The monkeys were going crazy in the menagerie tent. Ted debated whether he should investigate or not. He really wanted to just wash the filth of the horrible day off of him, but then he thought of how the monkeys had always found a way to cheer him and were the closest things he had to friends. He headed toward the menagerie tent reluctantly. He paused and recalled the day he had held a tiny baby monkey, Jimmy, in his arms and fed him a bottle of formula. This made him reflect on the day his daughter was born. She was so tiny and perfect. Why did he ever leave her?
As Ted got closer to the cages he noticed another sound intermingled with the monkey’s chatter. It was the sound any father would know well, the sound of a baby burping. “Wait” he said aloud to no one, “that burping sound was the sound Mina always made when she was eating hot dogs. Aw Mina, my love.” Ted walked into the monkey cage. He was beginning to recall why he left his nagging wife and his dear children. None of them could hold a candle to his bearded wonder of a lady.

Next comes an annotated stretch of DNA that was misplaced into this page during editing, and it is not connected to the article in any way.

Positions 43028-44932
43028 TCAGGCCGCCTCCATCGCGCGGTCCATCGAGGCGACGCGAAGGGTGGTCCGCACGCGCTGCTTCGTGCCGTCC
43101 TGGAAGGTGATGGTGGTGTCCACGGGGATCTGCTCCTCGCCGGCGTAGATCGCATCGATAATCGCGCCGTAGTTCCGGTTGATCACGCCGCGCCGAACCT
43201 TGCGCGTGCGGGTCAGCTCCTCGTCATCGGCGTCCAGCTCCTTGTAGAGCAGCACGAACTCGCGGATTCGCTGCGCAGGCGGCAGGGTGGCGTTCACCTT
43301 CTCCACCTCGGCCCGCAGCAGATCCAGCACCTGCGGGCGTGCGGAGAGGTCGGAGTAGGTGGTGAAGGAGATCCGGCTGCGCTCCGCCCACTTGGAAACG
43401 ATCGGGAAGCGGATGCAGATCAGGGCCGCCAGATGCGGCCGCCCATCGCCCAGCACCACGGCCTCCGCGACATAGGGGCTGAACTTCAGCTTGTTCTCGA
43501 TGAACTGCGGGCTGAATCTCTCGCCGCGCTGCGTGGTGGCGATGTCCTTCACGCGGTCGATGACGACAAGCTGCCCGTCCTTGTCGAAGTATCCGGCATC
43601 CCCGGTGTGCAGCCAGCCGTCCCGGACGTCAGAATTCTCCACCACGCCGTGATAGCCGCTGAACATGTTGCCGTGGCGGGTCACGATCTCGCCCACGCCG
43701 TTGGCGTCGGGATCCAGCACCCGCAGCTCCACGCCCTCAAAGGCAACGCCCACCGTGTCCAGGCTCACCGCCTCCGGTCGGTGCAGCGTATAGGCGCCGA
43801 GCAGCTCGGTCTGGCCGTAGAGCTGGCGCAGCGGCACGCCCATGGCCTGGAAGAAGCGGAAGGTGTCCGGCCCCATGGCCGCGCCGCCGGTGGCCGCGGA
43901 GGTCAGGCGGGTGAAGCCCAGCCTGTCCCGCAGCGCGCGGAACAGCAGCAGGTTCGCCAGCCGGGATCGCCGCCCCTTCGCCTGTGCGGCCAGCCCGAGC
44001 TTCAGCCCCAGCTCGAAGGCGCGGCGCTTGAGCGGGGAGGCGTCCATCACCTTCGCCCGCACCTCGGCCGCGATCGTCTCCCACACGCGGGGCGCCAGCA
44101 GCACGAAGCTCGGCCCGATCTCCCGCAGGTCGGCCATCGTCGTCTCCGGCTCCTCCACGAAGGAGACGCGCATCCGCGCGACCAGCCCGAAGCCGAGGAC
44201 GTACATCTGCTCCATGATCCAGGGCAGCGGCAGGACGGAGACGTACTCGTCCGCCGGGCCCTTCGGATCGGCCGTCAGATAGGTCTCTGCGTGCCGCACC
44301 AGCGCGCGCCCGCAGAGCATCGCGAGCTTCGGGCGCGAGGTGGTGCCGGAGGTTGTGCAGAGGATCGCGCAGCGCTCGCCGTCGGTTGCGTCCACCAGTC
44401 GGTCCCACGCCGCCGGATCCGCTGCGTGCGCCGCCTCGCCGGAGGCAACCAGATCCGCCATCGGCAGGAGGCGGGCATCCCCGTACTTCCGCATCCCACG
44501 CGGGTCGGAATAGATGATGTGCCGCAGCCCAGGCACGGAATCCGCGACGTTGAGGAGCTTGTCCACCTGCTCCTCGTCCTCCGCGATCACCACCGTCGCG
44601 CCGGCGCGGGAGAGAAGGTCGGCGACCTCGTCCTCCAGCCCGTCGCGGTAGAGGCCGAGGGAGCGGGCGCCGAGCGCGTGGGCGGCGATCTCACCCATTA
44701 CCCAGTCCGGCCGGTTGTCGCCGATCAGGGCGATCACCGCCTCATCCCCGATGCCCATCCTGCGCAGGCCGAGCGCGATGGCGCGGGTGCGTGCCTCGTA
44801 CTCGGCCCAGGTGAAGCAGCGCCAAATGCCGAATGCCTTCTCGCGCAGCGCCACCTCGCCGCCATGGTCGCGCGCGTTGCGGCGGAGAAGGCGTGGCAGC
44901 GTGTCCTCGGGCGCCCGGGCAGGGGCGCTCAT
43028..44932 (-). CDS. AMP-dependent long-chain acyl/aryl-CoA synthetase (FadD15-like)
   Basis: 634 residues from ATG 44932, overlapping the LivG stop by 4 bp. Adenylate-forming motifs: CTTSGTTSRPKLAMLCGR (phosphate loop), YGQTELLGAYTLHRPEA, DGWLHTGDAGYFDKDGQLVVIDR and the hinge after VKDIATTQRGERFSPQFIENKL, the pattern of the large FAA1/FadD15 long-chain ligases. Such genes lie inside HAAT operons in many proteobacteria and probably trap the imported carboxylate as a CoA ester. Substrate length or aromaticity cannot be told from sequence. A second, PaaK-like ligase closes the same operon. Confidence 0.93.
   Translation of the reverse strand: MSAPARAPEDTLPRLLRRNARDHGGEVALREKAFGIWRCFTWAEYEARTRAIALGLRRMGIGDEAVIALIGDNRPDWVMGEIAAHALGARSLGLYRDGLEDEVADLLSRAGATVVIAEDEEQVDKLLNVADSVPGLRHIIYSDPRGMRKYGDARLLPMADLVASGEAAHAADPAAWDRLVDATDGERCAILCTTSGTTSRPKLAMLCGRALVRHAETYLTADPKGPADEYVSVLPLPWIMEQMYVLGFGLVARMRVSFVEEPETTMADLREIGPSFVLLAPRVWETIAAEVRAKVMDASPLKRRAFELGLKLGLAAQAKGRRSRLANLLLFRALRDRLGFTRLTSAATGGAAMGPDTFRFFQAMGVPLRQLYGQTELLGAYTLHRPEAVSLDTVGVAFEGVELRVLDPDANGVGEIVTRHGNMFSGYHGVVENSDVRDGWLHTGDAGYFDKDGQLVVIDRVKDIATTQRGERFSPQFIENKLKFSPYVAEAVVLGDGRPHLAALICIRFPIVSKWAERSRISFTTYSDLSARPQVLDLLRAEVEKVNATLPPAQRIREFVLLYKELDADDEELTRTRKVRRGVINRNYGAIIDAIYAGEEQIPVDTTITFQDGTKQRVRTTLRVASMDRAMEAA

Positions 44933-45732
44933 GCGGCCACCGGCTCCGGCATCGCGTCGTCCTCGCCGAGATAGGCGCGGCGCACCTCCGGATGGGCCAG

And then he saw Yahtzee standing there looking at him in panicked shock. He was stuffing Mina’s fake beard in his giant yellow pants in a hurry to cover up their tryst, but Ted knew what it meant if Mina wasn’t wearing her beard. He’d taken it off many times.
“What is going on here?” Ted asked the partners of crime. The scene that had unfolded in front of Ted was one of carnal carnival passion. Mina’s face was speckled with white clown paint and as her cheeks grew a bright red, she bore resemblance to her fellow adulterer. Mina stood up from the peanut shell and banana peel littered floor half naked.
“Ted my love, you mustn’t lose your head. He means nothing.” Hearing her excuse, Ted grew a pair of balls, and for the first time in his life he got into a fist fight. He dove for Yahtzee and ripped off his large bulbous nose. Then he punched Yahtzee so hard that the clown landed in a pile of monkey poo, face first.